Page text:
2019 Volume 58 Issue 1 Pages 5-14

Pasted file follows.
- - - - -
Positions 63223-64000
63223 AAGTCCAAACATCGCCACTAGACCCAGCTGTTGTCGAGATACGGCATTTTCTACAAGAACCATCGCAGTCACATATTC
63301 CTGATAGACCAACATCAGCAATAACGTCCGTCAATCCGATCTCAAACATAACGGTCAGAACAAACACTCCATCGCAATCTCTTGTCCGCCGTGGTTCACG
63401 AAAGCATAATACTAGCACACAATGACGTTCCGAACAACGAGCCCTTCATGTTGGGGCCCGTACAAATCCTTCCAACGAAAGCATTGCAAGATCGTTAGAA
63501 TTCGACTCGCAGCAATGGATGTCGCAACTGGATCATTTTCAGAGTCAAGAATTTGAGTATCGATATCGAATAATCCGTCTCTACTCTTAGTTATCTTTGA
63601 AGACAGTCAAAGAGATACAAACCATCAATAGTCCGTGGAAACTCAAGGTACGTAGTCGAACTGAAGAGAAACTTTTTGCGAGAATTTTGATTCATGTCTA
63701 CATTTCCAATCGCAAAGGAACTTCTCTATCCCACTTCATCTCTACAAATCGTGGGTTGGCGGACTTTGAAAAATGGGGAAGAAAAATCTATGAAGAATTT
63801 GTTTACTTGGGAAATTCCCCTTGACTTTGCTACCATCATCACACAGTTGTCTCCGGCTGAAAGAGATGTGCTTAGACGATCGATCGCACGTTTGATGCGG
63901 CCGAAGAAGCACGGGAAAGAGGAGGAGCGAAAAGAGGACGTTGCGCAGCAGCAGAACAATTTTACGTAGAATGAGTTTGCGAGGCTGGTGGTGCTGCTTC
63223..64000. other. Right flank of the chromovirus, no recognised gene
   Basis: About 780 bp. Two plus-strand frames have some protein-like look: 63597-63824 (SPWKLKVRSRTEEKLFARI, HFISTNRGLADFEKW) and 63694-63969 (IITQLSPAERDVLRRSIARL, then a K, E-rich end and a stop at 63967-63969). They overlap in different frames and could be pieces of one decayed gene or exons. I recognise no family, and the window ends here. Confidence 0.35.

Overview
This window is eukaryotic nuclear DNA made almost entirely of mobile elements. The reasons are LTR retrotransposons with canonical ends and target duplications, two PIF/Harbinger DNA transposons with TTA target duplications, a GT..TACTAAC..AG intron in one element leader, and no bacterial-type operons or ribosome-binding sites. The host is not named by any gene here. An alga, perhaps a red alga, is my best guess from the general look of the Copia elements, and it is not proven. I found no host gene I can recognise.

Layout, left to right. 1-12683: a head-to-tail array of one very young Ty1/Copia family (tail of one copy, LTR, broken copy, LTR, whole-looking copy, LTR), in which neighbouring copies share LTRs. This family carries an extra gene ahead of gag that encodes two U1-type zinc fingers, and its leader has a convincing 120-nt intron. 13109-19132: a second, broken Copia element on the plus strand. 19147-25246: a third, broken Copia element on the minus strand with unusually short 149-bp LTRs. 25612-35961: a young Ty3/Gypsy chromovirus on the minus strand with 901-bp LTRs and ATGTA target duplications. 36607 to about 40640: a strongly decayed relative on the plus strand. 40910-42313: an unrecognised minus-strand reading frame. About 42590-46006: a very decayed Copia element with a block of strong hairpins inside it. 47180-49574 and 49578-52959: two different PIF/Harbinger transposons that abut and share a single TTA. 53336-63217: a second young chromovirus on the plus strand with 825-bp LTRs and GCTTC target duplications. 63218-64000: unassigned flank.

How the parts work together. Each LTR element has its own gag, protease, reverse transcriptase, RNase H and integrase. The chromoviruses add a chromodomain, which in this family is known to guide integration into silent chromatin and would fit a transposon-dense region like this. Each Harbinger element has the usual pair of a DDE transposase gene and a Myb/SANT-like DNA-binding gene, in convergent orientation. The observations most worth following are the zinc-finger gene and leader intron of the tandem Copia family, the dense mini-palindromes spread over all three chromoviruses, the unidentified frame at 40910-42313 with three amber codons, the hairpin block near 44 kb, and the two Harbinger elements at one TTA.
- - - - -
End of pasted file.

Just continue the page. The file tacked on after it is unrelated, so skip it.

Connective tissue diseases (CTDs), also known as systemic autoimmune diseases, involve a variety of autoantibodies against cellular components. An important factor regarding these autoantibodies is that each antibody is exclusively related to a certain clinical feature of the disease type, which may prove useful in clinical practice. Thus far, more than 100 types of autoantibodies have been found in CTDs, and most of their target antigens have been identified. Many of these autoantigens are enzymes or regulators involved in important cellular functions, such as gene replication, transcription, repair/recombination, RNA processing, and protein synthesis, as well as proteins that form complexes with RNA and DNA. This article reviews the autoantibodies for each CTD, along with an assessment of their clinical significance, and provides suggestions regarding their utilization for clinical practice.